What do you want the legacy of the show’s music to be and how will the cast recording live on after the final curtain?
While I have no control over legacy, I hope people appreciate the score and the show for what John Caird and I intended which was a heartfelt journey of a young woman to better herself. It’s an empowering tale for women and we want people to leave the theater or after listening to the record, to feel uplifted – to feel positive. I feel like there’s so much sadness in the world and some of the theater pieces that I tackle are poignant and have real life struggles, but I sometimes gravitate to projects that will give us another point-of-view. Sometimes, I walk into the theater and I want to leave feeling good. I don’t want to always be potentially bogged down with a life lesson. With Daddy Long Legs, the real intention is to make people feel uplifted, feel good, and have a positive view of the world and to entertain them – make them laugh and make them cry. I think John Caird has put together a story that is really capable of doing that and we are really proud of our little show. And it is a little show -- it’s not a blockbuster musical, and we hope there’s a place for small stories this intimate. It’s two characters telling an intimate story and I hope there’s room for that in today’s theater community.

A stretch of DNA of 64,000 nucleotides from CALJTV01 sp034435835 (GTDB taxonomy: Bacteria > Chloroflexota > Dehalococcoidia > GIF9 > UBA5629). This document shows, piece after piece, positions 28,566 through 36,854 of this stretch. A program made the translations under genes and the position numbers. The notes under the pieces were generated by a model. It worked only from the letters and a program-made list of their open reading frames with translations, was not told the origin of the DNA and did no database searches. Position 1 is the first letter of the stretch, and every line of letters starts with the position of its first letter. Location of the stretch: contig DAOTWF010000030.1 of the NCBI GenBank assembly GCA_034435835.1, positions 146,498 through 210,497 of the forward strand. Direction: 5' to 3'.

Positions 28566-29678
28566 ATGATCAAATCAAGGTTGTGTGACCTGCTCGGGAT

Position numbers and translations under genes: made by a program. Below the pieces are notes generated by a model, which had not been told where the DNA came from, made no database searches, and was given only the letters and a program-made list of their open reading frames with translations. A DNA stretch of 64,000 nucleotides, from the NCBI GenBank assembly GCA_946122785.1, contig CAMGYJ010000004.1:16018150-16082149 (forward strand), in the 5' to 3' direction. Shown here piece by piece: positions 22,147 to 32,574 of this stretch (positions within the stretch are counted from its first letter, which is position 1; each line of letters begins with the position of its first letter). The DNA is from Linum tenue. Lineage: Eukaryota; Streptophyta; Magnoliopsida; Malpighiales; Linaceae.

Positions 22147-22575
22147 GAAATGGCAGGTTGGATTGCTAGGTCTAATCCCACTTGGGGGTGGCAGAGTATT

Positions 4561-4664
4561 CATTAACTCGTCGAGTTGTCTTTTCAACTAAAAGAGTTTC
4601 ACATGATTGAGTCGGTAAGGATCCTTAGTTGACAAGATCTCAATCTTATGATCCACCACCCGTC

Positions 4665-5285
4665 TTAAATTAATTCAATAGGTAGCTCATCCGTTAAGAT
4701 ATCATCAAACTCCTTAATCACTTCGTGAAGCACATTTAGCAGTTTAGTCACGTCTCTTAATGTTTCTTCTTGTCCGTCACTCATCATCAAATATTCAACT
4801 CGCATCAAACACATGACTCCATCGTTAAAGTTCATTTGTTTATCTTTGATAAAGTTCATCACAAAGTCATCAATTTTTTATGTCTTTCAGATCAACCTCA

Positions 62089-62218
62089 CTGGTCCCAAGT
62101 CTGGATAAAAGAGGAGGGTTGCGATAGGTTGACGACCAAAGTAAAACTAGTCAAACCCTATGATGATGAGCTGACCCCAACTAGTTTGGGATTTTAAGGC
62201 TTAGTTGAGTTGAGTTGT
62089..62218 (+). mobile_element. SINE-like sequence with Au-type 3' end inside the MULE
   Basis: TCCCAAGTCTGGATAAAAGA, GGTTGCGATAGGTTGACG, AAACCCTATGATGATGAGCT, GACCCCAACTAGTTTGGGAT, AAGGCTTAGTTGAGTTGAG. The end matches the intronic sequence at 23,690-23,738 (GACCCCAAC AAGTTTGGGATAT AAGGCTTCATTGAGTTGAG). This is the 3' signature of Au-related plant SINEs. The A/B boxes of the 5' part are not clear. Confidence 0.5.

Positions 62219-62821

Daddy Long Legs is currently playing at the Davenport Theatre. For more on Paul and his career, visit: https://www.paulgordonmusic.com/